But for those who don’t have the time or money for an annual jaunt to the south of Spain, each summer, many of the Spanish flamenco masters travel to Canada to share their gifts with unlikely northern flamenco junkies like me.

Today’s class has six participants, all advanced students that have been studying for years. At 28 and with six years of flamenco under my belt, I am probably one of the youngest and least experienced dancers here, for unlike ballet, flamenco does not exclude based on age or body type. Instead, as a dancer grows older, her style evolves to match her maturing physique. I’ve been in classes with women in their seventies, and some of the most respected purveyors of the art form are portly grandmothers, or, as my Vancouver teacher Oscar Nieto calls them, “flamenco mamas.”

“It’s easy to become a flamenco junkie because you can’t get enough: You feel so good when you’re doing or watching it,” says Esmeralda Enrique, the director of the Esmeralda Enrique Academy of Spanish Dance where this one-week workshop with its Spanish guest teacher is taking place.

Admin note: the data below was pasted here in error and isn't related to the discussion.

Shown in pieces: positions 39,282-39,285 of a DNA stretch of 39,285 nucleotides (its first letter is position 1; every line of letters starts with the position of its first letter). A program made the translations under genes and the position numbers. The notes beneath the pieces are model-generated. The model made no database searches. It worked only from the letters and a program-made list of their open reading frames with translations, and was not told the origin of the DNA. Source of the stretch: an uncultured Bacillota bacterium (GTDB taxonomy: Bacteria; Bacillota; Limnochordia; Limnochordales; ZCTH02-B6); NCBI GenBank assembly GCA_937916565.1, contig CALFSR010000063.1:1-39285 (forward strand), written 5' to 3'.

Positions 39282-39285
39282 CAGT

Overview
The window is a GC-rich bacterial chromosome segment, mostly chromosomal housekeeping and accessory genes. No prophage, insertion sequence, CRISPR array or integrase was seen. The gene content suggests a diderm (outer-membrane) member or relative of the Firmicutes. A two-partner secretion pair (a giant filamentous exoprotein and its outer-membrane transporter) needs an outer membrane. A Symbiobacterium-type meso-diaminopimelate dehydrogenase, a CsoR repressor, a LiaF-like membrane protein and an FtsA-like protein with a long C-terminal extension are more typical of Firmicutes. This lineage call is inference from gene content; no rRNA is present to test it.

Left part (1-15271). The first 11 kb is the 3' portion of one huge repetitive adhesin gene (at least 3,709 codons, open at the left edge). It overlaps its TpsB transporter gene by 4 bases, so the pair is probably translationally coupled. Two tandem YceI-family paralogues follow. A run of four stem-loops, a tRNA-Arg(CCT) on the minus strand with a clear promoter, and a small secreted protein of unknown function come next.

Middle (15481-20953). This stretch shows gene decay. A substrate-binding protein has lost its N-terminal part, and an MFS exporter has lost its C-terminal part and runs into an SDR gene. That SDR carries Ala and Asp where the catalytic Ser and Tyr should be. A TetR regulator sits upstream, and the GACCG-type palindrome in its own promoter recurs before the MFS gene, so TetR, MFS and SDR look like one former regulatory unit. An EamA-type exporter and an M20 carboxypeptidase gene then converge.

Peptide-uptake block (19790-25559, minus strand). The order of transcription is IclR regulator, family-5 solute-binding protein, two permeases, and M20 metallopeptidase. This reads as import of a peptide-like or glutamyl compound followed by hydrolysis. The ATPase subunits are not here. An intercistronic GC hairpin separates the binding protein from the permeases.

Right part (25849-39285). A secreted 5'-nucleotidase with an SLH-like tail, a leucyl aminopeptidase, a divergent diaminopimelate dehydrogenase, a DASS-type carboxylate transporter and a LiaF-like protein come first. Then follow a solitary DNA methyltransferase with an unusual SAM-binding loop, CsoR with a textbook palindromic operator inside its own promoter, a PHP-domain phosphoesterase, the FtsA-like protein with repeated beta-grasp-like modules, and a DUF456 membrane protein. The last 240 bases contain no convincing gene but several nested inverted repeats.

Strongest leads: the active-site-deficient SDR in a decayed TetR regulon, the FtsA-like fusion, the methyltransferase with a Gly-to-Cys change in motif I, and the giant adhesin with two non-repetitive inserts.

Maria Litman, one of my fellow students, is one of these flamenco addicts: “I didn’t think that it would really affect my life, but once I started I couldn’t take just one class –it just feels good. It’s the interaction between my body and my mind that really makes me feel alive.”

I moved to Spain in search of that feeling. It had taken less than a year for flamenco to completely consume me. School, relationships and jobs all seemed bland and irrelevant when compared with the raw vitality of flamenco music and dancing. I dropped everything and bought a flight to Granada, where for six months I studied dance in a small, whitewashed cave buried in the hillside of the small city in southern Spain. In places the room was so small that I couldn’t raise my arms above my head. Each day for five hours 11 students and I would cram into the tiny, sweaty space and perform drills and choreographies as my teacher banged the 12-beat rhythm out with a long wooden cane, shouting unintelligibly in Spanish. It was heaven.